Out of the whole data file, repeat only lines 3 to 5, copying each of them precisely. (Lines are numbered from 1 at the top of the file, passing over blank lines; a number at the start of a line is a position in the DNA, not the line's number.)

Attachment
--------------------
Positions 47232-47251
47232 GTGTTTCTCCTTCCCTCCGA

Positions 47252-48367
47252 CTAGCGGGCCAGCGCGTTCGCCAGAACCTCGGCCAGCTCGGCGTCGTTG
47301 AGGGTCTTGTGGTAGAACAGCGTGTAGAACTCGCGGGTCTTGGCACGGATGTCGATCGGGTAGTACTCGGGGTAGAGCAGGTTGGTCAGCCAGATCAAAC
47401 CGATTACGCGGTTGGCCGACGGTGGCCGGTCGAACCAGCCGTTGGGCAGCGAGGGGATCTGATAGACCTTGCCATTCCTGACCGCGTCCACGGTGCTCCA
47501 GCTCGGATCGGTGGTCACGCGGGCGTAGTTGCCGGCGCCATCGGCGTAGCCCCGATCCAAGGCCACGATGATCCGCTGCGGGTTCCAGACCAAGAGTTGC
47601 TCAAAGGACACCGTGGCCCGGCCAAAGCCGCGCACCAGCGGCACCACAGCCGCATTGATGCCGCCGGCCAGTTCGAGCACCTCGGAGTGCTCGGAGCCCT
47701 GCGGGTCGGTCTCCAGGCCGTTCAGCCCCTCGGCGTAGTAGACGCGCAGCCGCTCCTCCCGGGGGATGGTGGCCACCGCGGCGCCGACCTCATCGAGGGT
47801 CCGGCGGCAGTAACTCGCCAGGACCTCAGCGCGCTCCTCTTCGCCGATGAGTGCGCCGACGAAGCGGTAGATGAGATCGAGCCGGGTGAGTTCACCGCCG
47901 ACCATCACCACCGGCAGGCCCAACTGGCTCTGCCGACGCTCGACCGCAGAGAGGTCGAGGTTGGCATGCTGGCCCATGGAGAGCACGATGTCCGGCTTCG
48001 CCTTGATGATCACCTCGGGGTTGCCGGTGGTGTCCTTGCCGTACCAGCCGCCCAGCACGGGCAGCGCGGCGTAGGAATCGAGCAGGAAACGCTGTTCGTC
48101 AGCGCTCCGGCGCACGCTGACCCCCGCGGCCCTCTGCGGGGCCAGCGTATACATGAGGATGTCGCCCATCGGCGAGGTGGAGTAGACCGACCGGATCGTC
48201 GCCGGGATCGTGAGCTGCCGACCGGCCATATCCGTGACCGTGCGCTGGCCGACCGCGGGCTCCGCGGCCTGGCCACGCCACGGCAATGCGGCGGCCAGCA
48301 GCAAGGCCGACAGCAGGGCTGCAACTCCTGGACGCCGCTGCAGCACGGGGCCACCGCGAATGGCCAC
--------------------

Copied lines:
Positions 47252-48367
47252 CTAGCGGGCCAGCGCGTTCGCCAGAACCTCGGCCAGCTCGGCGTCGTTG
47301 AGGGTCTTGTGGTAGAACAGCGTGTAGAACTCGCGGGTCTTGGCACGGATGTCGATCGGGTAGTACTCGGGGTAGAGCAGGTTGGTCAGCCAGATCAAAC